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The development of next generation sequencing (NGS) has radically transformed the scientific landscape, making it possible to sequence the exome of any given individual in a cost-effective way. The power of this approach has been demonstrated by a number of groups who have identified pathogenic mutations in small pedigrees that have been resistant to traditional genetic mapping. Recently it has become clear that exome sequencing has great potential with respect to sporadic disease and the identification of de novo mutations. This is highlighted by studies reporting whole-exome sequencing of patient-parental trios affected by learning disability, autism and schizophrenia. It is widely anticipated that the introduction of this technique into a clinical setting will revolutionise genetic diagnosis. However, the sensitivity of NGS exome sequencing is currently unclear. Here, we describe the exome sequencing of DNA samples from a patient with double cortex syndrome and her parents, resulting in the detection of a mosaic splicing mutation in LIS1. This variant was found at an allele frequency of just 18%, demonstrating that NGS methods have the capacity to identify pathogenic mosaic mutations present at a low level.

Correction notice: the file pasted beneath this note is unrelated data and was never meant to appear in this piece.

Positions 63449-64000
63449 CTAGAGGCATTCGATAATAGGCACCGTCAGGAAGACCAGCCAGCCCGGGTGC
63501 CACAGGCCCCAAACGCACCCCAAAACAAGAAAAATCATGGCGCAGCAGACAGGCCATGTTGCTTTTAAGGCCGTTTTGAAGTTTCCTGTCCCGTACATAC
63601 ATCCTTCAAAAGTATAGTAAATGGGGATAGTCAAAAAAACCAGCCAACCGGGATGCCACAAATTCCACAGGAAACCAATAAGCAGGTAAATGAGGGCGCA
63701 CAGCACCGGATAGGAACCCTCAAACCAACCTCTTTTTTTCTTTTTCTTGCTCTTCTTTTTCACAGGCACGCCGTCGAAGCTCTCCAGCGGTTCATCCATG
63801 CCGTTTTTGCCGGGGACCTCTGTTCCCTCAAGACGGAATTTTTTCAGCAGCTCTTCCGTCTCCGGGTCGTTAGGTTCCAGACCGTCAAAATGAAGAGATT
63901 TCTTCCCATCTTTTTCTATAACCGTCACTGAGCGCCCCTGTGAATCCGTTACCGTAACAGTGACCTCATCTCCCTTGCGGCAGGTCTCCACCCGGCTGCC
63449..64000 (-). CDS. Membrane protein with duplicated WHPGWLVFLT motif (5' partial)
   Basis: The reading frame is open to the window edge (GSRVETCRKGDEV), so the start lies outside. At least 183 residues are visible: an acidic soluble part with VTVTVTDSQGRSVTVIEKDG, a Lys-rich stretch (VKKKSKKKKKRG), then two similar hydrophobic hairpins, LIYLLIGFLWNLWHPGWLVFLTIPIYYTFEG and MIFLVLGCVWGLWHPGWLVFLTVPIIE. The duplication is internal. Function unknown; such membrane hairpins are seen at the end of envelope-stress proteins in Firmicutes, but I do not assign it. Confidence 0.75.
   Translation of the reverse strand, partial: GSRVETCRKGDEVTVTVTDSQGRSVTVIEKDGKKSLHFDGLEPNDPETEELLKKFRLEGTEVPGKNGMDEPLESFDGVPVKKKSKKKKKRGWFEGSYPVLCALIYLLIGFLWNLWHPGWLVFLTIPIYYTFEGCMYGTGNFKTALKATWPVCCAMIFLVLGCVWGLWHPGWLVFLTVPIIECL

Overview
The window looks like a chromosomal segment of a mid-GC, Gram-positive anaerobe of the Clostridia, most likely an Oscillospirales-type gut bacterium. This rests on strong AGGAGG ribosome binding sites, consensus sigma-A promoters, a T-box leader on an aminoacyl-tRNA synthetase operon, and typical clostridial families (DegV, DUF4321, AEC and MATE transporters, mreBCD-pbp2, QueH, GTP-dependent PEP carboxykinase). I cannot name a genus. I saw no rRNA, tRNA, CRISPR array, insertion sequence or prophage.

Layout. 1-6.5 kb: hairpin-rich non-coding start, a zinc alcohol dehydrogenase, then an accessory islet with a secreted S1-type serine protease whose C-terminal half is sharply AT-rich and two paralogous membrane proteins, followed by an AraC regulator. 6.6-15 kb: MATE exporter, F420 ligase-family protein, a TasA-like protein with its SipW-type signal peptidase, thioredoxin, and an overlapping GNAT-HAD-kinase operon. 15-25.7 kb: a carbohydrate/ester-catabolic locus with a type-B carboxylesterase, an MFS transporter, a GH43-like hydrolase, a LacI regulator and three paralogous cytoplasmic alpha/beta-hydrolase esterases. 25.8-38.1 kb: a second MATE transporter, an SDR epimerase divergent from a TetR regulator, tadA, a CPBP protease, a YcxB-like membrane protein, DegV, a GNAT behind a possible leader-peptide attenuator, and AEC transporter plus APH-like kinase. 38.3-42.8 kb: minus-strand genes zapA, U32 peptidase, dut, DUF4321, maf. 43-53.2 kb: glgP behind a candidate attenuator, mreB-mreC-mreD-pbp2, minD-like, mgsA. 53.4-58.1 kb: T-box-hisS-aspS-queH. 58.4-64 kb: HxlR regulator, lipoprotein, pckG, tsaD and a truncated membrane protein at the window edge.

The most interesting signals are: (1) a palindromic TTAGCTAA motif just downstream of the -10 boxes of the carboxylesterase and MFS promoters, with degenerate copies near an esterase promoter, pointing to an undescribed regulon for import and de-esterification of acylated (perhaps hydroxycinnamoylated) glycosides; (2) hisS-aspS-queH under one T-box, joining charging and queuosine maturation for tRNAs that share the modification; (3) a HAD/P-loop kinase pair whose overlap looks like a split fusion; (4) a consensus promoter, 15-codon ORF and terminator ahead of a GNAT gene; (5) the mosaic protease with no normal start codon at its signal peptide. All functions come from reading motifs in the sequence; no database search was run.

Original publication

DOI

10.1038/jhg.2011.128

Type

Journal article

Journal

J Hum Genet

Publication Date

01/2012

Volume

57

Pages

70 - 72

Keywords

1-Alkyl-2-acetylglycerophosphocholine Esterase, Amino Acid Sequence, Base Sequence, Child, Classical Lissencephalies and Subcortical Band Heterotopias, Exome, Female, Gene Frequency, Humans, Magnetic Resonance Imaging, Microtubule-Associated Proteins, Molecular Sequence Data, Mosaicism, Sequence Analysis, DNA